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If you're a science fiction enthusiast like me, you are well aware of big events ahead like the theatrical release of the movie Dune, slated for October next year. I am really excited about this new version, which is supposed to reflect the classic book more effectively. And hopefully bad memories of David Lynch's 1984 version of Campy will be erased. I know that a lot of others in technology are just as excited about the new dune as I am. It's the rare film that appears on the front cover of a major tech publication more than a year before its release.
I believe there is a real, meaningful intersection between tech PR, tech pros, and science fiction. Dune isn't the only franchise tech people love. From Star Trek to Star Wars and shows like Battlestar Galactica, we seem to be consuming them all. Who of us hasn't walked the halls of a tech company without seeing at least a few booths adorned with science fiction action figures and memorabilia? When I see this stuff I remember the incredible flights of fantasy we find in books, films, TV shows, and even comics, and the interplay of science fiction and tech economy.
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Tech is the engine that turns fantasy into reality. For example, do you remember the high-tech touchscreen that Tom Cruise used in the Minority Report? When this film came out, it seemed incredibly far-fetched to be able to use gestures to control a computer screen – but manipulating machines with gestures is an everyday thing these days. From the Jules Vernes Nautilus to the communicators used by the Starship Enterprise crew, sci-fi has always envisioned the fantastic stuff that will one day be built as part of our real future. I mean, an Apple Watch is really the same as Dick Tracy's wrist radio. The trend towards smaller, lighter and faster devices always starts with a "What if?" Or "Wouldn't it be cool if?"
While this seems like a stretch – and those not tuned into sci-fi may not get it – those who are can actually "grok" what I say! Grok is a commonly used technical term and means an intuitive understanding of something like software code. The term was first introduced in 1961 by science fiction writer Robert A. Heinlein in the novel Stranger in a Strange Land and has become part of a common language among technicians. And while I occasionally have to explain Grok to PR newbies, they get it quick and we all grok together.
Similarly, many people in my company have learned that the term “borg” is short for the bad guys. The original Borgs were born as the villains in Star Trek and survived more than one iteration. They have been described as "cybernetic organisms connected in a swarm spirit" that, among other things, "co-opts the technology and knowledge of other extraterrestrial species". In the real world, the Borg usually takes the form of a large, menacing competitor trying to crush their competition – and we all know what that looks like.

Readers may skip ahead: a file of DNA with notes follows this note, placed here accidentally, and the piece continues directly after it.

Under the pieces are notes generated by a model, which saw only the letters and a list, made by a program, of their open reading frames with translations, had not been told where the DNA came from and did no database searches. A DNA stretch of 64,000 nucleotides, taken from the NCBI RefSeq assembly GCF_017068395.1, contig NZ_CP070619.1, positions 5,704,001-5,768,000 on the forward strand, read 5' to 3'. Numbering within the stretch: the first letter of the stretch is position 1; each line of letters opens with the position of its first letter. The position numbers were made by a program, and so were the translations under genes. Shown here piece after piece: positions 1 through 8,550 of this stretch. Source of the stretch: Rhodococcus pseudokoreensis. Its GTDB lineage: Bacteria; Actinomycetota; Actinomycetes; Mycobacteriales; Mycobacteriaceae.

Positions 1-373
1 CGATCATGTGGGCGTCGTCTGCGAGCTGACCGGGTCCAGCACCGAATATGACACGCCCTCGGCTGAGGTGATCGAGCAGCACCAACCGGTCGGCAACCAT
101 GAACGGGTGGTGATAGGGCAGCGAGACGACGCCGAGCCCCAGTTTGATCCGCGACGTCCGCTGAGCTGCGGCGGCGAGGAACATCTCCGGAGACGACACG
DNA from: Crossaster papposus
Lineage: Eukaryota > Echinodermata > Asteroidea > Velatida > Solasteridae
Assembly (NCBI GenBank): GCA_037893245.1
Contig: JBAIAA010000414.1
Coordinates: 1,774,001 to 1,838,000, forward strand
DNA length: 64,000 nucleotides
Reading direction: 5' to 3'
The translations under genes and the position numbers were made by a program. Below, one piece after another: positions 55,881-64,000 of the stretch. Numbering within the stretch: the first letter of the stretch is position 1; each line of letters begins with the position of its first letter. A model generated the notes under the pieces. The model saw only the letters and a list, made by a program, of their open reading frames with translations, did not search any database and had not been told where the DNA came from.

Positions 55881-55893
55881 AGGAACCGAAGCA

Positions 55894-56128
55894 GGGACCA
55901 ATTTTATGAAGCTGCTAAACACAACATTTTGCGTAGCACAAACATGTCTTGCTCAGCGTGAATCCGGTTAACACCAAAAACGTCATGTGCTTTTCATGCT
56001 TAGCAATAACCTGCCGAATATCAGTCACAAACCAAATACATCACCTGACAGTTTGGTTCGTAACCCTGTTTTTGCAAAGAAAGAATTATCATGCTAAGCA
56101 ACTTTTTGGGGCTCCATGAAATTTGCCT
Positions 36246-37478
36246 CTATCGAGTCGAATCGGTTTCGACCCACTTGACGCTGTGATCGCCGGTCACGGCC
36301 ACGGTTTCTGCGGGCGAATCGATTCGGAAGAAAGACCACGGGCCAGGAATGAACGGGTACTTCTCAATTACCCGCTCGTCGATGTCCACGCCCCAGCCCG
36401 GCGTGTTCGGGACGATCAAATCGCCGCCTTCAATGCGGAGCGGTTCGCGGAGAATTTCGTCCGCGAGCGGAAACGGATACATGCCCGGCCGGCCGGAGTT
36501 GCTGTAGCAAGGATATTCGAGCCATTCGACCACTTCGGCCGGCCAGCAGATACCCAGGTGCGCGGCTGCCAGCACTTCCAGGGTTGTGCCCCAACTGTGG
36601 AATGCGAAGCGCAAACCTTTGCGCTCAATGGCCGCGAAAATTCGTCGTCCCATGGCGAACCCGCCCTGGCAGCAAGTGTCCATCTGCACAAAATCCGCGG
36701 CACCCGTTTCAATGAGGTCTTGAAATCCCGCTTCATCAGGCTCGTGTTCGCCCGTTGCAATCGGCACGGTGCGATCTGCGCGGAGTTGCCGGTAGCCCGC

Further evidence that technical PR and science fiction are intertwined can also be found in face-to-face interactions, even in the most unlikely moments. Once, during a new business meeting, I met a rock star tech CEO who was both charismatic and intimidating, and we kind of started talking about our favorite science fiction books and authors. This informal chat was the perfect icebreaker and resulted in an incredibly positive meeting after we agreed on Star Wars, Star Trek and The Terminator. Part of the tech and appreciation of science fiction is having (or being able to see) a clear vision of the future. For many of us, this science-fiction-driven connection creates a common language and allows us to unite and go against a vision.
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Techies sometimes surrender the media and popular culture when they do something wrong. There are numerous films about technology that are ripe for mockery. Who can forget Harrison Ford on Firewall or Sandra Bullock on the Net? As it turns out, pretty much everyone. Technicians, on the other hand, can be kind when sci-fi gets it right on topics like programming.
Sci-Fi is even applicable to PR people on a daily basis. For example, we used our enthusiasm for science fiction to get media coverage for our customers. A few years ago, in the early seasons, the Westworld show was a Silicon Valley obsession. With the show as a hook, my agency developed a proactive strategy for media work for a customer with artificial intelligence (AI). We updated some of the most compelling future technologies on the show and demonstrated how our clients' work affects the development of similar solutions. As a result, the company has generated a significant amount of thought leadership coverage for our clients by successfully tying them into the latest in science fiction and by incorporating their technology into the entertainment craze.
I don't see the end of the connection between science fiction and technology and their integration into technical PR. Sci-Fi is of course all about dreaming and storytelling, but it also gives us many points of personal connection. Ultimately, sci-fi gives us an opportunity to wonder and imagine – an important quality in an industry that spends its days turning fantasy into reality – and that's great for me.